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Inside Clifton suspension bridge
Photograph: Aisling Magill

Take a look at the stunning vaults hidden under Bristol’s famous suspension bridge

The secret chambers were discovered by accident 20 years ago. And now they’re open to the public

Written by Glendalys Medina
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If you’ve ever visited Bristol, you’ll probably be familiar with the icon that is the Clifton Suspension Bridge. It’s quite the sight in itself, but the fun doesn’t stop there. Beneath the 191-year-old landmark there are 12 vast secret vaults, which were only discovered 20 years ago, and now the public can explore them for the very first time.

The vaults were found by a builder who was carrying out repair works around the turn of the Millennium. They’re thought to have been one of the earliest components of the bridge which was built in 1831 by Isambard Kingdom Brunel and his crew of builders.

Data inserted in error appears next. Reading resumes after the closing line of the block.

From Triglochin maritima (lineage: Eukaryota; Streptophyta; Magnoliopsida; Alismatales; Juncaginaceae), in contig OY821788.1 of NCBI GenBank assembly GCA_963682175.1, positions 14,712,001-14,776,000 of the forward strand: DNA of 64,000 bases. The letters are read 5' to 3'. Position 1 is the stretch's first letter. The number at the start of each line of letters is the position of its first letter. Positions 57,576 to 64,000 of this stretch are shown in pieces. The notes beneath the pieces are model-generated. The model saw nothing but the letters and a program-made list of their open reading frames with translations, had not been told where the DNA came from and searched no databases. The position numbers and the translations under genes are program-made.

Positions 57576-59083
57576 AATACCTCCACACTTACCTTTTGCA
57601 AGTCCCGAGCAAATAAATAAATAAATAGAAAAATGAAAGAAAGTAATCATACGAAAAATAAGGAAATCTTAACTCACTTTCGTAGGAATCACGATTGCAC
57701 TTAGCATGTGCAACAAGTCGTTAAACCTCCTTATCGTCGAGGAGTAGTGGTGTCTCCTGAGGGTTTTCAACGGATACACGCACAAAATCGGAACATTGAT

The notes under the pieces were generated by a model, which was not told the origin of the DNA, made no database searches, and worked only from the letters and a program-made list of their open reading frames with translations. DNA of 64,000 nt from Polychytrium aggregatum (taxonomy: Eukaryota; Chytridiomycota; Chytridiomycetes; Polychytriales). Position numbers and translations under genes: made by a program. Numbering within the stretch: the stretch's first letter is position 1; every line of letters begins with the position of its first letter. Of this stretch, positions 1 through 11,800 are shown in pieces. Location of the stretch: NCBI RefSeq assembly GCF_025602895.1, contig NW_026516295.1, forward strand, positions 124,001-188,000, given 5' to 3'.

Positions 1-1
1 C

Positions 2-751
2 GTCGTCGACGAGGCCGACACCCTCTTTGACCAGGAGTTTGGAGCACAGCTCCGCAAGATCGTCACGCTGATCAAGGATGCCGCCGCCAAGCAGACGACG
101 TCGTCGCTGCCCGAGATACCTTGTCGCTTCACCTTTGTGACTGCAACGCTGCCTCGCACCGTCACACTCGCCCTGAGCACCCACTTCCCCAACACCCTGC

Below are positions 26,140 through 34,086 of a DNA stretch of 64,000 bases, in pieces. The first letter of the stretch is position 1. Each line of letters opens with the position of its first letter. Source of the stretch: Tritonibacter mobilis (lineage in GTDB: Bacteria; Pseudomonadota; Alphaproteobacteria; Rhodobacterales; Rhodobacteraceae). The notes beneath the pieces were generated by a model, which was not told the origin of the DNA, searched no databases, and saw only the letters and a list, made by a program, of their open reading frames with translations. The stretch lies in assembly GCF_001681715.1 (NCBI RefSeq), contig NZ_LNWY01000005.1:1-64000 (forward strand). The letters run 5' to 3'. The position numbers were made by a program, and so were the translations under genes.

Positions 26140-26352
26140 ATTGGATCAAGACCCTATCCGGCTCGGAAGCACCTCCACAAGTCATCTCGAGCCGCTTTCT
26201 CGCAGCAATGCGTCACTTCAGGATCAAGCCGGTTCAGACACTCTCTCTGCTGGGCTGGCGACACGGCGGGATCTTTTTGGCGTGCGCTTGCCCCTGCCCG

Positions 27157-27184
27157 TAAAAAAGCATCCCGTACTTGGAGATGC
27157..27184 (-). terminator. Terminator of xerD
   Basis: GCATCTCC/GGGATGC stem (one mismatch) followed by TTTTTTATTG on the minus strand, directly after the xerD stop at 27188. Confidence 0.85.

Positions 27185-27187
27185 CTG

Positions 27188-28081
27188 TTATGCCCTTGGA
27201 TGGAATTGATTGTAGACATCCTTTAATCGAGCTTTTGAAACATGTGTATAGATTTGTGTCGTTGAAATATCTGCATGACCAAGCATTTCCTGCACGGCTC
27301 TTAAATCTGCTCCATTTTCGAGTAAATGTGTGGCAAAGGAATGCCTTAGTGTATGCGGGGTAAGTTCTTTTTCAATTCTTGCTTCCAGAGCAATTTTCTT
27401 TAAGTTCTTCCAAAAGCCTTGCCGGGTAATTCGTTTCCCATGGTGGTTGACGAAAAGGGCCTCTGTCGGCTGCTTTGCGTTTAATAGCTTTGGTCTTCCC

Despite having been originally built as the platform for the bridge tower, the vaults were sealed off when building plans changed. And although modern engineers suspected they existed, they didn’t expect them to be as massive as they are – apparently the largest chambers can fit three double-decker buses stacked on top of each other. They’re pretty breathtaking, with walls made of lime mortar and stalagmites and stalactites growing from the ceiling and floor. 

The vaults will be open for the public to visit from Easter to October each year by booking onto an official 40-minute Hard Hat Tour. Worth bearing in mind if you’re looking to planning a trip to the city anytime soon.

You can find out more about the Clifton Suspension Bridge and the tours here.

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